If ever the U.S cannot defend Taiwan, all of ASEAN would have to make their own deals with Beijing. The very foundations of American Indo-Pacific strategy since the end of the Pacific war, the U.S-Japan Mutual Security Treaty, would be put in doubt. Japan would either need to go nuclear or make a deal with China. America would be pushed further into the middle of the Pacific Ocean, leaving China as the hegemon in the western Pacific Ocean. This would negatively impact the global prestige of the U.S—so much so that it would raise questions as to whether the U.S could remain the global hegemon. Thus, Taiwan is a critical aspect of the U.S-China relationship.
What role do you see for Canada in the Indo-Pacific, as both a middle power and supporter of democratic values and human rights? What considerations should go into a potential Canadian Indo-Pacific Strategy?
Democratic countries that believe in their values must stand up for them. It is much more than just about what military power one can project—but rather, supporting those values. Taiwan is a fully democratic country that shares basic values with Canada. In that sense, the basic interest of Canada and Taiwan are not fundamentally different from the basic values shared between Canada and Australia. The more you can do to protect those values, the more you are protecting yourself.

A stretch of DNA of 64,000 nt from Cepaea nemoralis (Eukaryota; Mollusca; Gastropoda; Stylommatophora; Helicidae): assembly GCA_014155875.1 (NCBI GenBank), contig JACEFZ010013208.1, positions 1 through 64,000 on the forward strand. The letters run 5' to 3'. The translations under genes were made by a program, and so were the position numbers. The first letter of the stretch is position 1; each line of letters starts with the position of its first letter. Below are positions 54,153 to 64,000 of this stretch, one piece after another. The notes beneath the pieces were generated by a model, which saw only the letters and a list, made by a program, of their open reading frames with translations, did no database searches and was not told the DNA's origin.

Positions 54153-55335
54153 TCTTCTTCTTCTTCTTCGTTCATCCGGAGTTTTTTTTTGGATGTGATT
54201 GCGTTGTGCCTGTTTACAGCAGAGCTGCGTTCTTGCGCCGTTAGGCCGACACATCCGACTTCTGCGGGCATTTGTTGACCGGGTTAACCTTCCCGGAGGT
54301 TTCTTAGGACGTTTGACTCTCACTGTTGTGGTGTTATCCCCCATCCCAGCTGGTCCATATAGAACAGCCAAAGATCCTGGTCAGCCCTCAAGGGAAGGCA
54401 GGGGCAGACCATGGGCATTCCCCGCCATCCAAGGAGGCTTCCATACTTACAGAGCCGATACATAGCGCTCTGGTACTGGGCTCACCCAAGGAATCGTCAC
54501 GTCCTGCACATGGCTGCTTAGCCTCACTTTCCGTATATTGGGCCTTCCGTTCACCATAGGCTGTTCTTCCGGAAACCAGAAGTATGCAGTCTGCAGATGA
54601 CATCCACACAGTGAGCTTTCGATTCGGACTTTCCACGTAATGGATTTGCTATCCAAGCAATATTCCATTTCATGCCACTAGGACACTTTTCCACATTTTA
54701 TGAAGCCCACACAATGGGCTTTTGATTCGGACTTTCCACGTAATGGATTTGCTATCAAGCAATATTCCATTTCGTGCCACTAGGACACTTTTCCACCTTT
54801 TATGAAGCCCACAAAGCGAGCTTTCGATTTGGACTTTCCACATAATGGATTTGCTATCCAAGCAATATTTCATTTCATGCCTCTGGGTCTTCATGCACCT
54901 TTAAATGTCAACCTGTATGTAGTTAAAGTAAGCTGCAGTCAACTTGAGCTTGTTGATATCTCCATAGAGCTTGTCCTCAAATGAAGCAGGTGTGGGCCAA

Secondly, the risk of a military confrontation between the U.S and China is so devastating that we really must do everything we can to make sure that such a scenario does not materialize. China and Taiwan are two very important links in the global supply chain for the globalized economy. If there were to be a military confrontation between the U.S and China over Taiwan, we would see both links removed from the global supply chain. Regardless of the scenario, whoever wins or loses, the global economy will be negatively impacted to a considerable extent, and we are going to see multiple percentage points in GDP growth being reduced in all the major economies.